Singin’ in the Rain started life as an MGM film in 1952 showcasing the talents of Gene Kelly, Donald O’Connor, and Debbie Reynolds. It later became a classic film legend, even though it originally only enjoyed modest success. It tells the memorable story from the 1920s about the transition of the film industry from silent films to talkies, and humorously details the challenges felt by those unfortunate silent film stars whose voices were better left unheard. In the mid-1980s, the film was faithfully adapted for the stage keeping the story and all of the songs and memorable dances intact. It’s actually a little surprising that it took until the mid-80s to reach the stage given that its story fits the traditional musical mold so well. It’s an uplifting tale of boy meets girl, boy loses girl, and boy gets girl back in the end after a few interesting twists and complications. Then again, this show requires three true triple threats along with a well-synchronized dance ensemble, masters of tap one and all. And it requires on-stage rain, so it’s not a trivial matter to mount a successful production. Continue reading
The Pear never backs away from edgy theatre, a tradition that’s alive and well in their current production – An Enemy of the People. Rebecca Lenkiewicz’s adaptation of Henrik Ibsen’s 1882 political masterpiece premiered in London in 2008 and made its Broadway debut in 2012. Though this version of Ibsen’s story is 90 minutes shorter than the original (the Pear’s production runs approximately 120 minutes including the intermission) and includes updated (and translated) language, the integrity of Ibsen’s material remains intact. The surprising aspect of this work is that although it depicts a situation in 1880s Norway, its themes and issues are just as pertinent to U.S. society today and include altruism and whistleblowing vs. profit and venal self-interest; media manipulation vs. the truth; free speech; and the educated elite vs. the working class. Continue reading
TheatreWorks is no stranger to world premieres, or even to working with the powerful father-son artistic duo of Stephen and Scott Schwartz. Lest audiences think that the current TheatreWorks production of The Prince of Egypt is routine in any way, they can rest assured that it is not. The show is adapted and expanded from the 1998 DreamWorks film of the same name, and conveys its story of biblical proportions in an immensely creative and captivating way while providing some breathtaking theatre. The Prince of Egypt tells the story chronicling the early life of Moses up through his awakening as one of the Hebrews on his quest to “let his people go.” The production is a world premiere that Mountain View audiences will savor for reasons that will be described shortly. What will be seen on stage; however, stems from a collaboration that breaks new ground for TheatreWorks. The stage adaptation by Stephen Schwartz and Philip LaZebnik is being mounted in collaboration with the acclaimed Fredericia Teater in Denmark. Once the Mountain View run completes, Diluckshan Jeyaratnam (Moses) will head back to his homeland to star in the European portion of this co-world premiere in both Fredericia and Copenhagen, telling the story in both Danish and English beginning in April 2018.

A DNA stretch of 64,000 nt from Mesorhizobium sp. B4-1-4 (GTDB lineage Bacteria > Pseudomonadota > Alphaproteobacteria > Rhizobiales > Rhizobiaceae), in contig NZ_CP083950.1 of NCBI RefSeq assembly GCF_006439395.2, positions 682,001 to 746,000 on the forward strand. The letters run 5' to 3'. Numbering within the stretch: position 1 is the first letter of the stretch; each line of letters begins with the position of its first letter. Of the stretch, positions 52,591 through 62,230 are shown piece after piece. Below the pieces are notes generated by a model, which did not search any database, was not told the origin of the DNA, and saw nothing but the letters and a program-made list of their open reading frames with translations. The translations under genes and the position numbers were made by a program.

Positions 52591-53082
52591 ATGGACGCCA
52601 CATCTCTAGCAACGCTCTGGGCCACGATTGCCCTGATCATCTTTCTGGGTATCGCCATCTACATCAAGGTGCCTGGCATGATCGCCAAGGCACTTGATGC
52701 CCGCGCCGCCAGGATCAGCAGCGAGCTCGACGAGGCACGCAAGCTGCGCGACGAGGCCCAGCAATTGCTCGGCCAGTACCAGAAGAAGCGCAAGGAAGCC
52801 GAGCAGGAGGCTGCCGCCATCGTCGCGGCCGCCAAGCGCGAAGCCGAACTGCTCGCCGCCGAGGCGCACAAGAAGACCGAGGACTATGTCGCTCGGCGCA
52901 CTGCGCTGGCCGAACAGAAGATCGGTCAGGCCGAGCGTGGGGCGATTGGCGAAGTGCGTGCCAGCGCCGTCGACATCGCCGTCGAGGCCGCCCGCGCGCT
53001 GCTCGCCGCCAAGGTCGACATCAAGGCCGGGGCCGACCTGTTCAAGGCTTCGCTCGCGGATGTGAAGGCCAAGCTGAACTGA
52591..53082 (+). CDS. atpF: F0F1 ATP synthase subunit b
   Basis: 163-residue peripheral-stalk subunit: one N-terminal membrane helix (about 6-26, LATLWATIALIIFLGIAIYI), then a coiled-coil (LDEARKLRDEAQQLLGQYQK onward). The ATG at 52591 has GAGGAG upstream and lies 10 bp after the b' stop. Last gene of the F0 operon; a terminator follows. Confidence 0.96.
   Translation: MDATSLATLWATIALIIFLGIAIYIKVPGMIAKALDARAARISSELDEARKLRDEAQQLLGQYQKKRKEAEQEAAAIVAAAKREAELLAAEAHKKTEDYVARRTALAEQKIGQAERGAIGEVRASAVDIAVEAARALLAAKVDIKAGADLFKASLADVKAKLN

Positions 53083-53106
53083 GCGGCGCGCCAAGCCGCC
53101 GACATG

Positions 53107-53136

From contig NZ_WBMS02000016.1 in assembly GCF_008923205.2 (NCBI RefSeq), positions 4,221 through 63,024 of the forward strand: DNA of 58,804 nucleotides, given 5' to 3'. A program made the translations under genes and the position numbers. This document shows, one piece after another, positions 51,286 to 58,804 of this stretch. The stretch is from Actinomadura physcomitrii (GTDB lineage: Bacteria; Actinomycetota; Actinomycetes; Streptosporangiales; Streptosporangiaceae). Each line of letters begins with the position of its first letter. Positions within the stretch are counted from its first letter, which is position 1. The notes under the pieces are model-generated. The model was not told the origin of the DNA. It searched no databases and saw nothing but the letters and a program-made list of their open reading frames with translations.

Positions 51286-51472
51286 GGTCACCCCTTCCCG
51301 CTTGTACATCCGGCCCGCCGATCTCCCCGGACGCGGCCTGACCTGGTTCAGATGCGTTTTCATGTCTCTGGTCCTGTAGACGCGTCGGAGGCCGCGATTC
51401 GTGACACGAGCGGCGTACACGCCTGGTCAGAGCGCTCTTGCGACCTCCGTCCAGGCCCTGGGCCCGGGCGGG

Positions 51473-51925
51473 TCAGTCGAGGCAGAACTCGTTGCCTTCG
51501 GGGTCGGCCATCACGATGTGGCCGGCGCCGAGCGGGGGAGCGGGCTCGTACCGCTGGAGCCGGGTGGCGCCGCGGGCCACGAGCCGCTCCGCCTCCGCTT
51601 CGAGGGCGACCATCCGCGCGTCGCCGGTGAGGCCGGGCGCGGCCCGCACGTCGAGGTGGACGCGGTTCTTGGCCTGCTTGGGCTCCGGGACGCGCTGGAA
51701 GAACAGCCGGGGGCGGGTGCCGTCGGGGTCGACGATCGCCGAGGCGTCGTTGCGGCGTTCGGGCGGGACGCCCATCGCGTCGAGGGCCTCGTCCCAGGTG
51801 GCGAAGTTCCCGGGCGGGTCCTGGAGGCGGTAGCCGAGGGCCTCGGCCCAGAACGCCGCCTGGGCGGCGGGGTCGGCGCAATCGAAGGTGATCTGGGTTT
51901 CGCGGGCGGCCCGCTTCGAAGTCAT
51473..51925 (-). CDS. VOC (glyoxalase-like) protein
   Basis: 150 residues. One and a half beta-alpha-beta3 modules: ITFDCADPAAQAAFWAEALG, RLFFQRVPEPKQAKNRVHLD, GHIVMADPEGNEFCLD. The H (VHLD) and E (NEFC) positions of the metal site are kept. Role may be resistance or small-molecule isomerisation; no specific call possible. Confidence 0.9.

What makes this production so spectacular? It’s all in the storytelling. The cast is a talented, diverse, international troupe that explodes with the grandeur and precision this story demands. The grand scale, with empires and monumental physical elements from the Egyptian pyramids, to the river Nile, the expansive desert, and the Red Sea are well-known, and generally not seen on stage. In a film, these can be included directly, but on stage, while they could be projected, a far more creative approach can also be applied. Per director Scott Schwartz:
“We call on cloth, light, and dance to represent water, fire, plagues, and more.”
Happiness is a central theme that Yuval Noah Harari explores in detail in his book Sapiens: A Brief History of Humankind. He discusses the multitude of advances that humankind has achieved throughout its history, starting, as he puts it, as “an animal of no significance.” As mentioned in previous discussions of this book, Harari separates humankind’s history into several revolutions (cognitive, agricultural, scientific), and through them all, he questions whether the individual members of our species are happier with each advancement. Even at our earliest stage in history, Homo sapiens has been a biologically successful species, but is biological success enough? Does that alone serve to make the majority of us happy? Continue reading